Céline Dion Explains the Impact of Stiff-Person Syndrome on Her Voice: ‘It’s Like Someone’s Strangling You’

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Céline Dion, has candidly discussed the profound impact of stiff-person syndrome on her vocal abilities in an exclusive interview with NBC News’ Hoda Kotb.

In a preview clip aired on The Today Show on Friday, June 7, the 56-year-old songstress vividly described to Hoda Kotb the debilitating effects of the condition on her voice. “It’s like somebody is strangling you. It’s like somebody is pushing your larynx/pharynx,” she articulated, demonstrating the sensation by modulating her voice. “It was like talking like that, and you cannot go high or lower.”

Dion further elaborated on the nature of the stiffness, highlighting its varied manifestations across different parts of the body. “It gets into a spasm,” she explained, noting its occurrence in the throat, abdomen, spine, and ribs. She likened the sensation to being locked in position, describing instances where simple tasks, such as pointing her feet or cooking, induced cramping and rigidity.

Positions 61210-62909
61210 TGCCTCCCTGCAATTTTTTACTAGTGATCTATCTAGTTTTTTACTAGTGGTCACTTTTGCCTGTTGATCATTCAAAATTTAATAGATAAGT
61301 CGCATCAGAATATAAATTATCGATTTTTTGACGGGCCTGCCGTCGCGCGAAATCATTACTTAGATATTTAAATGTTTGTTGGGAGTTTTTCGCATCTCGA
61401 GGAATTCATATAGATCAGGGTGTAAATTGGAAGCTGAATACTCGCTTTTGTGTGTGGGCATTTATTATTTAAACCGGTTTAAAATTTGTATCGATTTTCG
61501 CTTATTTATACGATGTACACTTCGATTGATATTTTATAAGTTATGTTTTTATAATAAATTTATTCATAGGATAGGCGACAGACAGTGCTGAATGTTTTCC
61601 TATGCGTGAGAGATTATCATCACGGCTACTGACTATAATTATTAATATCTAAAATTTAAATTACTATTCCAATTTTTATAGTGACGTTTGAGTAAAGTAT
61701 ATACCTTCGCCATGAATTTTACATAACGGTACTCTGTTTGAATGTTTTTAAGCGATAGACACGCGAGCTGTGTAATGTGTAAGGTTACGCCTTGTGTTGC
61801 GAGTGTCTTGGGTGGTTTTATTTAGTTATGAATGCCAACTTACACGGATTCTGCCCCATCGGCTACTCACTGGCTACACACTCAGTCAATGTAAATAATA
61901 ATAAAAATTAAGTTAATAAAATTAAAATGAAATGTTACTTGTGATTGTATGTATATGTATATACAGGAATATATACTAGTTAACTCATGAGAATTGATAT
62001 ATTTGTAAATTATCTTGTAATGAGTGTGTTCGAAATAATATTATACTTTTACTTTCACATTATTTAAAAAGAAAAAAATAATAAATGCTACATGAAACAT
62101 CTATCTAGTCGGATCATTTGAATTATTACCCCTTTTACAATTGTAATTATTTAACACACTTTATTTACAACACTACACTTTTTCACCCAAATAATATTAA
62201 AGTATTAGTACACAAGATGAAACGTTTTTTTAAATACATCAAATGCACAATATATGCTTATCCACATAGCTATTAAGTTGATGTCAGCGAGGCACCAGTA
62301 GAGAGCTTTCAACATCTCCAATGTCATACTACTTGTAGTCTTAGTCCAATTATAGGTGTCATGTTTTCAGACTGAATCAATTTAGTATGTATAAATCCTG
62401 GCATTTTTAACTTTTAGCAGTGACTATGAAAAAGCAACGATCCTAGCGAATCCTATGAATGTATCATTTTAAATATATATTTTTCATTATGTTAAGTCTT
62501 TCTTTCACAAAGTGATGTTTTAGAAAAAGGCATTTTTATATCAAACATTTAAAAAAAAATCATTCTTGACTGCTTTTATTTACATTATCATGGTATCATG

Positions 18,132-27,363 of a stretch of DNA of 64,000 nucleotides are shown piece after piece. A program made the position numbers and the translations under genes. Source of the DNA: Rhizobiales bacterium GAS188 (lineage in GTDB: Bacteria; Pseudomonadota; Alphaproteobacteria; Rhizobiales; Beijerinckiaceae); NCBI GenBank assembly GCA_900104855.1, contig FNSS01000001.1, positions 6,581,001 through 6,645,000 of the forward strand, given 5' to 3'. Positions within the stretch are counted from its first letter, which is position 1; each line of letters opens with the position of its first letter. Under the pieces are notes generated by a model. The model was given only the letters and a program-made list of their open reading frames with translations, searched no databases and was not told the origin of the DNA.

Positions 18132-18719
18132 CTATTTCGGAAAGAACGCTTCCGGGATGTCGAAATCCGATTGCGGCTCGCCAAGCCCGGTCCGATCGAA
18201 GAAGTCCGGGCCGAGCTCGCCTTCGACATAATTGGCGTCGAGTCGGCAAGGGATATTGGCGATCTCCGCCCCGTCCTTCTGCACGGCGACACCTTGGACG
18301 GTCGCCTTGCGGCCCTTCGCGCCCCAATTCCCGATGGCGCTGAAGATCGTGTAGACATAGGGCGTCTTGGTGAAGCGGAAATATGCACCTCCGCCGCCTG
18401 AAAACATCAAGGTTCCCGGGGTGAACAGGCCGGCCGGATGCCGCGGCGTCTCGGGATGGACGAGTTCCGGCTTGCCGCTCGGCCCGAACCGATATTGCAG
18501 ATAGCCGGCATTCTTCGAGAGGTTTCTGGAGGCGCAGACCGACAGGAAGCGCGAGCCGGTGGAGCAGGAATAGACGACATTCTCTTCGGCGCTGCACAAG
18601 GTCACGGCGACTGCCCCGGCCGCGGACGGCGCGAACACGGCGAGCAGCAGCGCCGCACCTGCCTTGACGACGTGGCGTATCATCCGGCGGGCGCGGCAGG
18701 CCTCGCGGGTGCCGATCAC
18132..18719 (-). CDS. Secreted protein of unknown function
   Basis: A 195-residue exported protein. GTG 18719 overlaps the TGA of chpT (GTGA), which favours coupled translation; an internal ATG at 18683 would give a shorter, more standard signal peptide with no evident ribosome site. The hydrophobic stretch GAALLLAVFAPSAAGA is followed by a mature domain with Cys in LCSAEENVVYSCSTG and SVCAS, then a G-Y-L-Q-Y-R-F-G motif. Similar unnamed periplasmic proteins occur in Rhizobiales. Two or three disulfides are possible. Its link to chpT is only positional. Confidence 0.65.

“I have broken ribs at one point because sometimes when it’s very severe, it can break,” she revealed, underscoring the severity and unpredictability of the symptoms associated with the rare neurological disorder.

In December 2022, Dion publicly disclosed her diagnosis of stiff-person syndrome, a debilitating condition characterized by involuntary muscle spasms. This revelation prompted her to cancel all scheduled performances, citing the pervasive impact of the spasms on her daily life and her inability to utilize her vocal cords to their full capacity.

For Dion, whose life and career have been intimately intertwined with her passion for singing, the diagnosis has been particularly challenging. “All I know is singing,” she lamented. “It’s what I’ve done all my life. And it’s what I love to do the most.”

Stiff-person syndrome, classified as a rare neurological disorder with autoimmune features, can profoundly impair patients’ mobility and quality of life. According to the Stiff Person Syndrome Foundation, individuals afflicted by the condition may experience hyper-rigidity, chronic pain, anxiety, and muscle spasms so severe that they can result in joint dislocations and fractures.


Discussing her upcoming interview with Dion, Kotb emphasized the singer’s resilience in confronting the challenges posed by her health condition. “She is now much better, but at some point she almost died, which is something that she says,” Kotb remarked, acknowledging the gravity of Dion’s ordeal.

Dion’s full conversation with Kotb is slated to air on Tuesday, June 11, at 10 p.m. ET on NBC. Meanwhile, Today continues its weekday broadcasts on the network, commencing at 7 a.m. ET.

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